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Ankiel will take it easy this spring

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  • Ankiel will take it easy this spring


    Ankiel will take it easy this spring
    By Joe Strauss
    Of the Post-Dispatch

    JUPITER, Fla. - Spring training has fed Rick Ankiel a heavy dose of irony. The Cardinals' prize lefthander no longer has to deal with what pitching coach Dave Duncan called a "freak show" of media scrutiny. However, Ankiel had to undergo surgery to find peace.

    "It's been great. I haven't had to deal with all you guys," Ankiel said half-jokingly after Sunday's workout at Roger Dean Stadium. "I don't miss all the negative stuff."

    Ankiel is four years removed from his 11-win rookie season and is approaching the three-year anniversary of his last appearance in St. Louis. He has been dealing with trouble with control and with elbow problems that cost him the entire 2002 season and caused him to have elbow ligament transplant surgery last July.

    Rather than participate in full-squad workouts this spring, Ankiel throws to trainers. His arm action is decidedly fluid and his velocity surprising given the stage of his rehab.

    "We might have to pull him back in a little," said Duncan. "He doesn't need to get ahead of himself."

    It is common for pitchers who have Tommy John surgery to feel as if they have been blessed with a new arm. Ankiel admitted the sensation fuels a sense of optimism. "I feel great," he said. "It's all been very positive (since surgery). It's hard not to want to rush it."

    The Cardinals intend to stick with a program for Ankiel that calls for a return to the mound sometime in May and a possible rehab assignment in July.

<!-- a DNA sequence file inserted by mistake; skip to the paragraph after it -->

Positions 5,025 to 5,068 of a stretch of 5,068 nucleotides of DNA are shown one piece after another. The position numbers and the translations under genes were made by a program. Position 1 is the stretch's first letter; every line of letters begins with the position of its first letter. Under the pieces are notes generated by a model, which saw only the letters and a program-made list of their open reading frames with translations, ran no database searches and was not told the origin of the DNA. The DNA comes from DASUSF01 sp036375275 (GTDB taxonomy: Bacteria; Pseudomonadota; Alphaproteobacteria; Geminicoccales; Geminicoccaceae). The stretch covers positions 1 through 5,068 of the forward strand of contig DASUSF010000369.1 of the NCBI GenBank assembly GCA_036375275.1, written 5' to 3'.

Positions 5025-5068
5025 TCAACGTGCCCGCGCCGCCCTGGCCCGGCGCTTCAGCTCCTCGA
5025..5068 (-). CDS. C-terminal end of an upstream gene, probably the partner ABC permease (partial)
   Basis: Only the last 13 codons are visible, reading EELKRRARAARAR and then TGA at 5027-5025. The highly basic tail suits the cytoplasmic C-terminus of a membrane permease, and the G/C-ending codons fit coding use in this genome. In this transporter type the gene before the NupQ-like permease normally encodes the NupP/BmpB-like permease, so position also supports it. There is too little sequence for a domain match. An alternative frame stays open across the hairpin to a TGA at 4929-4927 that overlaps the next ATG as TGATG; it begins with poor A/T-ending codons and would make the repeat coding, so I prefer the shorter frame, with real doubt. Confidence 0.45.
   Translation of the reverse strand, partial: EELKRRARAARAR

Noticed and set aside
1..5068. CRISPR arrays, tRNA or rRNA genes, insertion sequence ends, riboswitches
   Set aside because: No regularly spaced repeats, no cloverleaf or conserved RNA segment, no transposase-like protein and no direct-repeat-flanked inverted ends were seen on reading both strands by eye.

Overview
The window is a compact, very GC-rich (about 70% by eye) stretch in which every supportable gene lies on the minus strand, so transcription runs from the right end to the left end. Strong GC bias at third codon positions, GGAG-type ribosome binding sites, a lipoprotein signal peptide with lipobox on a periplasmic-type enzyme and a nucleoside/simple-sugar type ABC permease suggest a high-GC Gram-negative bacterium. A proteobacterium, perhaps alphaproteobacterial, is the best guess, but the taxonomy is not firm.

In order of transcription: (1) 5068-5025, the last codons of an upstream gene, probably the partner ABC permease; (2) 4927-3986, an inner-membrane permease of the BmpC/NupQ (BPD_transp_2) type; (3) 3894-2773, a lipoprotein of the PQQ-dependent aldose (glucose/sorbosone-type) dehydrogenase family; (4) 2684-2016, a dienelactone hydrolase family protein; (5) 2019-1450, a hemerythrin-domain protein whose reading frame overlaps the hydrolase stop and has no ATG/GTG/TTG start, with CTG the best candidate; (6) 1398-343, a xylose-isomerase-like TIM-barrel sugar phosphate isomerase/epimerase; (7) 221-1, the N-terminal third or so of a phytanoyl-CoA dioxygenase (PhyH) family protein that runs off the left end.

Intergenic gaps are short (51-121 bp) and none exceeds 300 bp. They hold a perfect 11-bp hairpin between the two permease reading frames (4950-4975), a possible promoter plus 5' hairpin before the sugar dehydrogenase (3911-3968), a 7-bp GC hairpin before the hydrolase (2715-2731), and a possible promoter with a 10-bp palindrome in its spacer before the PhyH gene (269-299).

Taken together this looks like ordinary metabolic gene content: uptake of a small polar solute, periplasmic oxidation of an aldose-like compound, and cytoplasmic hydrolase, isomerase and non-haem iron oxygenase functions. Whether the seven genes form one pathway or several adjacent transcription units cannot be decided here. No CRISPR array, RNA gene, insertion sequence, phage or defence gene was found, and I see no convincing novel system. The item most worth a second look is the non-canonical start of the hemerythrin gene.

In the meantime, Ankiel has turned in the No. 66 he wore in the past for No. 49, which Steve Kline wore until this spring, when he switched to No. 34. "I got tired of playing offensive line," quipped Ankiel. "I'm looking to move into the backfield. Maybe next year I'll play quarterback" and wear his preferred No. 13.

    In the past year, Ankiel has developed physically. He is heavier than in 2000 when he was named National League rookie pitcher of the year by The Sporting News.

    "I think I needed to fill out some," he said. "I think I'm stronger now. I was probably too small before. I'm at a good weight now. I really feel good."

    Simontacchi gets
    blisters on his hands

    Righthander Jason Simontacchi has overcome shoulder stiffness in camp only to experience blistering on the back of both hands.

    The condition is believed to be related to anti-inflammatory medication Simontacchi took because of his shoulder. Similar reactions occurred on his arms and chest the past two seasons but a connection to anti-inflammatory medication wasn't made until this time.

    "We're still not really sure, but I'm not taking (anti-inflammatories) right now," said Simontacchi, extending hands that are still blistered but far less than the day before. "It itches pretty bad, especially when I wear my glove."

    Simontacchi has visited three dermatologists and is using an ointment. He has not missed any activities because of the problem. He is tentatively scheduled to make his first Grapefruit League appearance March 7.

    Isringhausen works
    on a fourth pitch

    Closer Jason Isringhausen came to camp intent on polishing a changeup. On Sunday, he threw it during an impressive session that featured a sharp-breaking curve and a cut fastball that consistently handcuffed lefthanded hitters.

    The changeup is a potential fourth pitch. Isringhausen said, "It's just something that I decided to try. I'm not sure when I'd use it in a game. Unless you have a Bugs Bunny changeup like (Los Angeles Dodgers reliever Eric) Gagne, you're not going to be throwing that pitch very often.

    "I'm not going to let myself get beat with my fourth pitch. But there might be a time you mix it in with two strikes when a hitter is up there with two strikes fouling off pitch after pitch. It's something else to look at."